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trade concerned with constructing wood buildings, the wooden portions of buildings, or the temporary timberwork used during the construction of buildings. It comprises the larger and more structural aspects of woodwork, rather than the delicate assembling, which is the province of cabinetmaking and joineryjoinery,
craft of assembling exposed woodwork in the interiors of buildings. Where carpentry refers to the rougher, simpler, and primarily structural elements of wood assembling, joinery has to do with difficult surfaces and curvatures, such as those of spiral stairs, with
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. The craft dates from the earliest use of tools. Though no actual examples of carpentry survive from antiquity, many remains of the earliest known stone architecture exhibit forms that are undoubtedly imitative of still earlier constructions in wood. This is especially apparent in most Asian architecture, and certain details of Greek temples are suggestive of carpentry prototypes. Some monumental wood buildings of the 7th cent. still stand in Japan, a country where intricate, beautiful carpentry has prevailed throughout its history. In the United States, expert carpentry has existed ever since the construction of dwellings by the colonists in the first half of the 17th cent. Rough carpentry refers to the "framing" of a wood building, namely, the erection of the structural frame or skeleton composed of the vertical members, or studs, the horizontal members of foundation sills, floor joists, and the like, the inclined members, or rafters, for the roof, and the diagonal members for bracing. Finished carpentry is the setting in place, over the rough frame, of all finishing members of both exterior and interior, such as sheathing, siding, stairs, the casings of doors and windows, flooring, wainscoting, and trim. The amount of permanent carpentry required in many modern buildings has been greatly reduced by the use of such substitute materials as concrete and steel. However, the large amount of concrete used has resulted in a great increase in the amount of carpentry performed to make temporary forms in which the concrete can be cast. See centeringcentering,
the framework of wood or of wood and steel built to support a masonry arch or vault during its construction. The centering itself must be rigidly supported, either by posts from the ground or by trusses when piers are available to receive their ends.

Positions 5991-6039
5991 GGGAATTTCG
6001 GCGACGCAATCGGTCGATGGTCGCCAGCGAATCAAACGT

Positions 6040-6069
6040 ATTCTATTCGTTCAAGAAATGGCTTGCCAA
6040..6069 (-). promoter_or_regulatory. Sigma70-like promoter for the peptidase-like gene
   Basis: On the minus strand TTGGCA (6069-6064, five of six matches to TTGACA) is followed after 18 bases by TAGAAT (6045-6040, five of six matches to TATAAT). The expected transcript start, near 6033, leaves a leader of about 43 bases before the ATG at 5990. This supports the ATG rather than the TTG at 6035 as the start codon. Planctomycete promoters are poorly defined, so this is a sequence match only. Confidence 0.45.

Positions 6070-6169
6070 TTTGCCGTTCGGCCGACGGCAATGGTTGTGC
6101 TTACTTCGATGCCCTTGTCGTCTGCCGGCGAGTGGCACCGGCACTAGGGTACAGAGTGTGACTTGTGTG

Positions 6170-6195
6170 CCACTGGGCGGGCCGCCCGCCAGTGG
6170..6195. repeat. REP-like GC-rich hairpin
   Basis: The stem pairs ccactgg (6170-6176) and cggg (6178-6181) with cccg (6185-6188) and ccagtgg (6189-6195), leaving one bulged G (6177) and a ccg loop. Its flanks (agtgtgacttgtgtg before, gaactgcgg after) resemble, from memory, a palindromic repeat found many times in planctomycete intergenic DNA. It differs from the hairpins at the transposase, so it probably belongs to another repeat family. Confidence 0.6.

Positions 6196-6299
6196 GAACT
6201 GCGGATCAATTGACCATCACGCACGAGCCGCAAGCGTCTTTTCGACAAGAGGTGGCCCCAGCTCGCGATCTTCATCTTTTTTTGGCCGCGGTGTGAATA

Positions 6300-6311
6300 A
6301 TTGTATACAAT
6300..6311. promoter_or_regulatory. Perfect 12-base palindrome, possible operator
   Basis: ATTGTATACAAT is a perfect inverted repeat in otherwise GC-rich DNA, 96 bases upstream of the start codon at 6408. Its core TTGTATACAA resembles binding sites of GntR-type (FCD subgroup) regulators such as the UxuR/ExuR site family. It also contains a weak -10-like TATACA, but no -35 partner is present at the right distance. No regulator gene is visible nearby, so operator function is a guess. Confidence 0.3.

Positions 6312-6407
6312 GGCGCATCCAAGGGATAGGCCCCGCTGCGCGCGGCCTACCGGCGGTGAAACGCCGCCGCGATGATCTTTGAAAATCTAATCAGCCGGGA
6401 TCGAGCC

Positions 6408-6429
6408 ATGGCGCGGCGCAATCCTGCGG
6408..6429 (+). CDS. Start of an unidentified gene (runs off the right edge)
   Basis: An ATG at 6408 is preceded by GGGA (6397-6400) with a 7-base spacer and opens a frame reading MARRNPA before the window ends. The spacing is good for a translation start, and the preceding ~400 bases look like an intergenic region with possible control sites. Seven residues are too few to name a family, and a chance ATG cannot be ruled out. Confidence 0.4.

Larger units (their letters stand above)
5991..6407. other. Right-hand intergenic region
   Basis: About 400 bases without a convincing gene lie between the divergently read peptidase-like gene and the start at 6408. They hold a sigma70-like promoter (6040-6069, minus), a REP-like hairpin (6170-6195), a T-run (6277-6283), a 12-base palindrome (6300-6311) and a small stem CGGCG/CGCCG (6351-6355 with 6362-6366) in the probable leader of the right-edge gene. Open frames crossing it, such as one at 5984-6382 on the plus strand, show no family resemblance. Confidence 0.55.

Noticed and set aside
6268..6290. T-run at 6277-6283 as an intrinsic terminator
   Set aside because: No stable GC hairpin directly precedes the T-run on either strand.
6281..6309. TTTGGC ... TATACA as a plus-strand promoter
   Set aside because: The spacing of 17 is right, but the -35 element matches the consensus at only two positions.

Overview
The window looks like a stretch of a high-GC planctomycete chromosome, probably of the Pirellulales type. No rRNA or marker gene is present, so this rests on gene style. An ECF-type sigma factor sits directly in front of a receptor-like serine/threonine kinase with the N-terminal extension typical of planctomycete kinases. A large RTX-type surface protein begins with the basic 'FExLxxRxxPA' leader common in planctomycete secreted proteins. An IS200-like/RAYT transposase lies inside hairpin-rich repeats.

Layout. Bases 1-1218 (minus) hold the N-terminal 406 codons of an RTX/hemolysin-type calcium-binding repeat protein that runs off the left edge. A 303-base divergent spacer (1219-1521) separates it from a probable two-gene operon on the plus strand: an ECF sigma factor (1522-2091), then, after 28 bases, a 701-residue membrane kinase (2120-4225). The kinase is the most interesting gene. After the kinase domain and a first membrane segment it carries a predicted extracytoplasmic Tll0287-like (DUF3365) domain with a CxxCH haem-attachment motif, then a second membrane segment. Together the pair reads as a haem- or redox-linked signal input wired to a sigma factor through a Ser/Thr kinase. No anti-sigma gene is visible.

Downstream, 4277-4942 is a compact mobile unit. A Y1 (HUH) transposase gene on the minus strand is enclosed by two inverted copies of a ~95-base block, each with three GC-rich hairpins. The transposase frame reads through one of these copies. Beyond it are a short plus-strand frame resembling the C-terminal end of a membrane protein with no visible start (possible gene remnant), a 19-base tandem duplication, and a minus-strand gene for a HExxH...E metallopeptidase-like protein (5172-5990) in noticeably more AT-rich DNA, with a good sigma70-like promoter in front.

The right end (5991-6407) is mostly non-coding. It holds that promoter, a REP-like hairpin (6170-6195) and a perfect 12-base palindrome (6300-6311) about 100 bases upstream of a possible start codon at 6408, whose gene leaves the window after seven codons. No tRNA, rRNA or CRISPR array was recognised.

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See J. Capostosto, Basic Carpentry (2d ed. 1980); W. P. Spence, General Carpentry (1983); W. H. Wagner, Modern Carpentry (rev. ed. 1987).

The Columbia Electronic Encyclopedia™ Copyright © 2013, Columbia University Press. Licensed from Columbia University Press. All rights reserved.
The following article is from The Great Soviet Encyclopedia (1979). It might be outdated or ideologically biased.



work connected with the construction and installation of wood structural elements and parts, as distinguished from cabinet work, which requires a greater degree of care in working with the wood. Carpentry includes work to install wood foundations (including pile foundations), walls, partitions, and floors, as well as such elements of the frames and sheathing of buildings as posts and beams, decking, and subfloors. Carpentry also includes the assembly of trusses and sheathing for wood roofs and the construction of the wood elements of engineering structures, such as bridges, dams, trestles, mine timbers, and power transmission line towers, as well as of temporary structures, such as the scaffolding, erecting frames, and casing that are used. The assembling of ready-cut houses refers to carpentry.

In modern construction work the wood is precut and the basic structural elements and parts for large construction jobs are prefabricated by machine at wood-products plants. These plants are equipped with high-production equipment for sawing, drying, planing, drilling, mortising, and other operations. On small-scale jobs, wood is worked with power tools or by hand, using saws, axes, planes, and chisels. Parts are joined by three basic methods in carpentry: by the use of notches, pins, and waterproof glues. These methods are used to splice, scarf, joint, and join wood elements at various angles and to make other types of connections.

Carpentry involves work with wood, primarily from coniferous species, in the form of logs, squared timbers, boards, planks, plywood, fiberboard, and particle board. To avoid warpage and rot, carpentry parts must be made from wood that is relatively free of such flaws as knots and crossgrainedness and has a moisture content of not more than 15 percent.

The Great Soviet Encyclopedia, 3rd Edition (1970-1979). © 2010 The Gale Group, Inc. All rights reserved.


A building trade which includes cutting, framing, and joining the timbers or woodwork of a building or structure.
McGraw-Hill Dictionary of Architecture and Construction. Copyright © 2003 by McGraw-Hill Companies, Inc.


1. the art or technique of working wood
2. the work produced by a carpenter; woodwork
Collins Discovery Encyclopedia, 1st edition © HarperCollins Publishers 2005